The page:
In the end, we’re going to have to step up and compete. China is not our enemy but it is our fiercest competitor.

David Firestein, in a May 2018 talk at the “World Spins”

In the not too distant future artificial intelligence, autonomous vehicles, advanced manufacturing, semiconductors, telecommunications will shape not just American competitiveness but what our world will become. Even the current administration, loathe to cooperate on much of anything, went so far as to endorse a set of international AI guidelines sketched out by the Organization for Economic Cooperation and Development. To echo a comment made by Senator Richard Burr at the University of Texas’ Fifth Annual Texas National Security Forum:

If we don’t create a framework for this technology, who will?

Senator Richard Burr, chairman, Senate Select Committee on Intelligence, Nov. 2018

Policy Weirding: Climate Change and National Security

Will the military drive our national climate change agenda?  Dr. Joshua Busby dropped by a session of the World Spins for an update. Just last week, the Environmental Protection Agency announced that new regulations on toxic chemicals and soot are to be based on data and science generally available to the public (otherwise known as “pop science”). In the past six months, the EPA deleted climate change from its strategic initiatives. President Trump announced the United States’ intention to withdraw from the Paris Climate Accords, making it the only nation on earth unwilling to voluntarily reduce its carbon emissions, identified as the major contributor to global warming.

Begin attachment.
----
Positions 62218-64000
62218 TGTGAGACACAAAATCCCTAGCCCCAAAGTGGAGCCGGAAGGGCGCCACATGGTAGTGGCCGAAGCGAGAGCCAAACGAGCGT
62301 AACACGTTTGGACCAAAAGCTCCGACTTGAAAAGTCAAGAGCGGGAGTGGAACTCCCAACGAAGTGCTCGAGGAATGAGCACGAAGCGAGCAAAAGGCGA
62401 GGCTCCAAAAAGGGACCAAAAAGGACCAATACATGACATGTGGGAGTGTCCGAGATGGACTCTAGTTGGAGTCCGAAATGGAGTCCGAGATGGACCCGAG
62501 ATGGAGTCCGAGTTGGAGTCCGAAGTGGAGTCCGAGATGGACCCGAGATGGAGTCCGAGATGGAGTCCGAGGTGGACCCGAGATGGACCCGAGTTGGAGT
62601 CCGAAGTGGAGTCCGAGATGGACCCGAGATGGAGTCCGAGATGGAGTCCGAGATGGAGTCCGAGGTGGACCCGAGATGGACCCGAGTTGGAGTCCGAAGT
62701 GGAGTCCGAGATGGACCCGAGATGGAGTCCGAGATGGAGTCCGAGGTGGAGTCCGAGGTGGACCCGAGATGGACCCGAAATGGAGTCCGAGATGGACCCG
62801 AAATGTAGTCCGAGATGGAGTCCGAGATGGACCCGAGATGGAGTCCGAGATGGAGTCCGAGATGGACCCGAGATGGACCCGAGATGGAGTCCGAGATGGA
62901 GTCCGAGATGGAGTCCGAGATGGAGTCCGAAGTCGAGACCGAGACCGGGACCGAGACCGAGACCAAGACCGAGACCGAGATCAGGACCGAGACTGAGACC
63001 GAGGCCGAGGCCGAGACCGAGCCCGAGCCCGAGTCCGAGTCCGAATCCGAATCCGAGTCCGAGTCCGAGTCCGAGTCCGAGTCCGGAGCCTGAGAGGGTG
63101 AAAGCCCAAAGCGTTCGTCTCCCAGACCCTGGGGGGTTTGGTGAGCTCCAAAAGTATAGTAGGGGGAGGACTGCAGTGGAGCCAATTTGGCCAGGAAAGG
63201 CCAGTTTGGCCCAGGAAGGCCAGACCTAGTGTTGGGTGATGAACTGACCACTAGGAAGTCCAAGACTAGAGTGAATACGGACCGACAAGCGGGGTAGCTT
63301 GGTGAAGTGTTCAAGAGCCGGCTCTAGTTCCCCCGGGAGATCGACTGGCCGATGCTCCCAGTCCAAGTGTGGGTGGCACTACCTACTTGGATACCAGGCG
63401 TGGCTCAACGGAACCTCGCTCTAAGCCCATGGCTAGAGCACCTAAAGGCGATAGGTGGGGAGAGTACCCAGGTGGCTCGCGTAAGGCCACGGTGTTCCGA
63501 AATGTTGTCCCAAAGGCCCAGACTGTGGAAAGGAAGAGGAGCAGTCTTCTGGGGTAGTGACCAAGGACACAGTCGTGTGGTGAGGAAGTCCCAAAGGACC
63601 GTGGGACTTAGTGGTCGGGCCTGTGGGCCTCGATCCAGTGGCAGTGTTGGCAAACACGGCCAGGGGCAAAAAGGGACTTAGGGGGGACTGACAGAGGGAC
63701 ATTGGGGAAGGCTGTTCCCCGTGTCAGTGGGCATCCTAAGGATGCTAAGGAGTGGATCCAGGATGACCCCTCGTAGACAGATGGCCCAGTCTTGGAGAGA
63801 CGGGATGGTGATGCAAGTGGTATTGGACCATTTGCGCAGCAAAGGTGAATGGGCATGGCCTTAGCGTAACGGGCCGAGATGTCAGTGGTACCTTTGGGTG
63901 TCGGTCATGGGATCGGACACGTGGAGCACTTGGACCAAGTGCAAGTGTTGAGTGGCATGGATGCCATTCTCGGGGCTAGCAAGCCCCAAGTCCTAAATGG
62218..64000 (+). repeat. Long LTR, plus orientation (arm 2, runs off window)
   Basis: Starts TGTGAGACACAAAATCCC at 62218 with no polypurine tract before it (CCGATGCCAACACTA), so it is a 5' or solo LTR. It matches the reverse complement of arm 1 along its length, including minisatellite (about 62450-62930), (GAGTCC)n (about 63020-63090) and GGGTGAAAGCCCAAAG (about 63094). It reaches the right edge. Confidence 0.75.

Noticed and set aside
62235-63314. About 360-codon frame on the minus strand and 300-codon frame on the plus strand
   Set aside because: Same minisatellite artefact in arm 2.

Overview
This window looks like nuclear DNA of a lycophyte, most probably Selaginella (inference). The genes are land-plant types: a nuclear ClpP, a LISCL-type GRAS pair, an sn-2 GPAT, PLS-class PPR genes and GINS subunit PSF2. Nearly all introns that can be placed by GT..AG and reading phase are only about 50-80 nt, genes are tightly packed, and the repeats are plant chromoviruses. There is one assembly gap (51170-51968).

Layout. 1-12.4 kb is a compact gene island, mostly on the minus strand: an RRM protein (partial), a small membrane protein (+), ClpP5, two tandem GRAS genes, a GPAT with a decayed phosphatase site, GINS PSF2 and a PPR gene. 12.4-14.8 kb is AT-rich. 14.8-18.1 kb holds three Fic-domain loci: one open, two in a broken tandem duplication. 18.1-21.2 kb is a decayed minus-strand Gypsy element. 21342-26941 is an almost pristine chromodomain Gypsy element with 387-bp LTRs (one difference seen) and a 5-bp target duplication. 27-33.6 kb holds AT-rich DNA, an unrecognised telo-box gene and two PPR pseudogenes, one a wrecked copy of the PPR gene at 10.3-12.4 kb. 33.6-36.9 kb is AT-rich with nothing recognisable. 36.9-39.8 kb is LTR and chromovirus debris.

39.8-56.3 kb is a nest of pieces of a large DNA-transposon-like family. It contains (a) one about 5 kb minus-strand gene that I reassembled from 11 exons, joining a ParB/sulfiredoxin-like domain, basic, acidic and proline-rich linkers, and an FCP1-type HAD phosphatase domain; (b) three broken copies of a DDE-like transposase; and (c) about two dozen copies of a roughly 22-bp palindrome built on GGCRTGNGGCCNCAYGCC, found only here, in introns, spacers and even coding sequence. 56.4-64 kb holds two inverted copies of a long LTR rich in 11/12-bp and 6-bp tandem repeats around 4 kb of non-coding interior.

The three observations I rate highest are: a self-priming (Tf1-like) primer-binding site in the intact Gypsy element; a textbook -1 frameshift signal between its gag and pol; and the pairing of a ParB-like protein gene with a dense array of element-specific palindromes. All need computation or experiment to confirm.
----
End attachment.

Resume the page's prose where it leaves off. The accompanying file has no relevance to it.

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A military weather-tracking station. Photo courtesy of the United Nations Climate Change report.

Whiplash contradiction over how to address changing weather patterns 

Over roughly the same time period, the National Defense Authorization Act identified climate change as a national security issue. The Center for Climate Change and Security published a chronology of over 12 separate concerns raised by senior Dept. of Defense officials, including: